Instead, Larry Scott retreated and made one of the stupidest moves in conference TV rights. They created the Pac-12 Network as a series of six, independent mini networks that were broadcast regionally. The Pac 8/10/12 has always gone with this "matched pairs" concept (WA/WSU, OR/OSU, Cal/Stan, USC/UCLA, AZ/ASU, CO/UT) and they continued it right into their shoddy networks that only generated a fraction of the revenue the B1G and SEC gained.

Fast forward to today and Larry Scott has the opportunity to blow up the NCAA again. The Big 12 has been circling the drain, and now that the Pac is up to 12 teams, they only need four to round off to 16. TAMU is gone, but there's a potential for an all-Texas play with UT, TCU, Baylor and Tech. Or a split decision that includes UT, Oklahoma, Ok.State and either TCU or Baylor. Should that happen, except the SEC to make an offer to the remaining two.

That leaves the old Big 12 North remnants, plus West Virginia. The Mountaineers are a lock for the ACC, and they'd probably offer Notre Dame as well since the Irish compete in every other sport with the ACC. That leaves the Big Ten to scoop up two teams from Kansas, KSU and Iowa State.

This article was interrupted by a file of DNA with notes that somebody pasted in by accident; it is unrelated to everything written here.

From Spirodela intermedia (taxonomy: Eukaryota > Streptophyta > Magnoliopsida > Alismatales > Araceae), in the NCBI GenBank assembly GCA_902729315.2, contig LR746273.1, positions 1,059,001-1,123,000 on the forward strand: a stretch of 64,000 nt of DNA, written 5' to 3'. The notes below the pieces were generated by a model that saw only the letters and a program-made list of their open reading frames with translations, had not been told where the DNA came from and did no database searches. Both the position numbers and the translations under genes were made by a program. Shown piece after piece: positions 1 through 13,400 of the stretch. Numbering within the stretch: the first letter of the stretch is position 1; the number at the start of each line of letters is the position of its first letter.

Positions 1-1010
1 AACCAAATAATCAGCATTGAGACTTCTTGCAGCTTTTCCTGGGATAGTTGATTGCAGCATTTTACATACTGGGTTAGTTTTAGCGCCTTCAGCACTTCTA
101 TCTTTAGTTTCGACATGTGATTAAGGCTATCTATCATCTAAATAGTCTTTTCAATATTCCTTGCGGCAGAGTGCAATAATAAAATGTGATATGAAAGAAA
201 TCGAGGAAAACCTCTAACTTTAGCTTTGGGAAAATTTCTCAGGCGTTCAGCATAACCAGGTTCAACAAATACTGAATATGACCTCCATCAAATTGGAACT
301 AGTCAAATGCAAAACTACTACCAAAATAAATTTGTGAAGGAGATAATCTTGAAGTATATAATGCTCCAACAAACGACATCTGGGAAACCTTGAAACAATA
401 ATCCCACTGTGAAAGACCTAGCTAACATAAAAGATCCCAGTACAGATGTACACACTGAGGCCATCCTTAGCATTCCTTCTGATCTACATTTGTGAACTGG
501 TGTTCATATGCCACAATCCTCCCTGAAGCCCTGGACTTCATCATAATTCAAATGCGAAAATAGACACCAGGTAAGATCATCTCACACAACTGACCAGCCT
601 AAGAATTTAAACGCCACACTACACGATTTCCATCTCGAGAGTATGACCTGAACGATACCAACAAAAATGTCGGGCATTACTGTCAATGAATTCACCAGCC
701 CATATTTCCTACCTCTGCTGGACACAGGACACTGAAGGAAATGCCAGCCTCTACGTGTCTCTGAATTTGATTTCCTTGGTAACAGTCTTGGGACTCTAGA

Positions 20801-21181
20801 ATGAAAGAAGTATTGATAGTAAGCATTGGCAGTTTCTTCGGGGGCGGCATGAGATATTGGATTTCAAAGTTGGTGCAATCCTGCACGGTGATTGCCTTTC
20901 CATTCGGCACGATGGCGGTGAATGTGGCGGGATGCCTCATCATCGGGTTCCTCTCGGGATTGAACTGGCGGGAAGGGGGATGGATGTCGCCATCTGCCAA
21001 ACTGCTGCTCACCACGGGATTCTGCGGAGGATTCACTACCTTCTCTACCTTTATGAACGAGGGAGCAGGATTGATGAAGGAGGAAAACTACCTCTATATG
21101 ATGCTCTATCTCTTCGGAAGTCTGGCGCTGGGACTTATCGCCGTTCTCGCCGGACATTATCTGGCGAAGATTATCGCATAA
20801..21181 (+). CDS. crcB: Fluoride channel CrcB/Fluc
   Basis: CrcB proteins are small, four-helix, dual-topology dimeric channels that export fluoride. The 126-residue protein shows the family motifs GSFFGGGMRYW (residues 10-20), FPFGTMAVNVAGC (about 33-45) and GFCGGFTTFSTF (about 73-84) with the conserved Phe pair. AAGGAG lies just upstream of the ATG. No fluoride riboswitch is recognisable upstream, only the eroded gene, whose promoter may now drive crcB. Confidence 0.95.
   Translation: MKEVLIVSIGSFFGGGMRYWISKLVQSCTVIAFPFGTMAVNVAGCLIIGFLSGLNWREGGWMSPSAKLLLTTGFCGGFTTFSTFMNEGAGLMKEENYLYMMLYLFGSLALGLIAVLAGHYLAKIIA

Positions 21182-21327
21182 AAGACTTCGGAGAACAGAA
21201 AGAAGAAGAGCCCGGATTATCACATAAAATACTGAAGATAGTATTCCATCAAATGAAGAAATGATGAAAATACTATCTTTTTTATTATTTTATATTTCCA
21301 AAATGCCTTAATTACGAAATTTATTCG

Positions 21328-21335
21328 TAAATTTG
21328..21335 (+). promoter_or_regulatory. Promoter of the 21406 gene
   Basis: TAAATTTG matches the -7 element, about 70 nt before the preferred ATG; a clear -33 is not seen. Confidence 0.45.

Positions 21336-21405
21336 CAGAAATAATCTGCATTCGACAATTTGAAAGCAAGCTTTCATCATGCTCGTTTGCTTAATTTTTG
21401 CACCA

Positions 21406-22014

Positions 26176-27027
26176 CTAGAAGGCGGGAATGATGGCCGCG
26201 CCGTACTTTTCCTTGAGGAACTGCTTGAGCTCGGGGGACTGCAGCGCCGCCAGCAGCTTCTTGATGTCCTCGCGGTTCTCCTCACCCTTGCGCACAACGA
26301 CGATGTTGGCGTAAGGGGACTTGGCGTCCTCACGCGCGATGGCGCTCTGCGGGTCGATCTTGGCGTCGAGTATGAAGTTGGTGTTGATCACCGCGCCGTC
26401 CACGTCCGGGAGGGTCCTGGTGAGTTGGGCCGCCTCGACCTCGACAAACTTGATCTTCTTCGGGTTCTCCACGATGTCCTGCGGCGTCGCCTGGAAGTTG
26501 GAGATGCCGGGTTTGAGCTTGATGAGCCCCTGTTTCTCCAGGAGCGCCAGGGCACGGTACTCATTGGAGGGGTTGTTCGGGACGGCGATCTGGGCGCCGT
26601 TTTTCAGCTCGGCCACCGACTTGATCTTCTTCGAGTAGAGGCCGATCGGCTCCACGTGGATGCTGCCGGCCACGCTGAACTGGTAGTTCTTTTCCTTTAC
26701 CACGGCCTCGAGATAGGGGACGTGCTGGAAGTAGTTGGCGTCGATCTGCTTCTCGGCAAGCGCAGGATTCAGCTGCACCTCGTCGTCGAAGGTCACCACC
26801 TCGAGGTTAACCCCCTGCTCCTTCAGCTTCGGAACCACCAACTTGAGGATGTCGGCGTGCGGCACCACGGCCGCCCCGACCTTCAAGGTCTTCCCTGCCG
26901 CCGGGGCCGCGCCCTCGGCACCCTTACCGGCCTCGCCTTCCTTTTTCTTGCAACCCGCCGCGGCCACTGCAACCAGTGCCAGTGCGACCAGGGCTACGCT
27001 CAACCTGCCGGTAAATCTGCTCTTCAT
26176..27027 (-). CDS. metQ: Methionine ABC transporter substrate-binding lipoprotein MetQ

The other option -- and most laughably silly one -- is that the Big 12 tries to grow a pair and expand themselves back up. You again could make a case for BYU, but who else? They're not going to double down again on the State of Texas, so say goodbye to Houston, SMU or Rice. But who else is left? Memphis? UCF? Cincinnati? There are a couple of random teams out there who add nothing more than painful travel accommodations and little-to-no revenue. Believe me, nobody is getting excited about that annual Marshall-Oklahoma showdown.

This is why I say the Big Ten needs to strike first and offer Oklahoma and Texas. Yes, I hate Texas. We all do. Like, a lot. But this is about protecting a footprint, along with increasing the luster of the brand. A Sooner-Horn deal castrates whatever nutsack is left on the Big 12 and leaves the rest of the Power 5 scrambling for sloppy seconds. I really want to watch the ACC and SEC fight over Iowa State. Imagine the Pac-12 fighting with the SEC over Texas Christian. It'll be hilarious. It also sets up the Big Ten very nicely in terms of divisional balance, both in terms of current success as well as traditional blue bloods.

West: Oklahoma, Texas, Nebraska, Iowa, Minnesota, Wisconsin, Northwestern, Illinois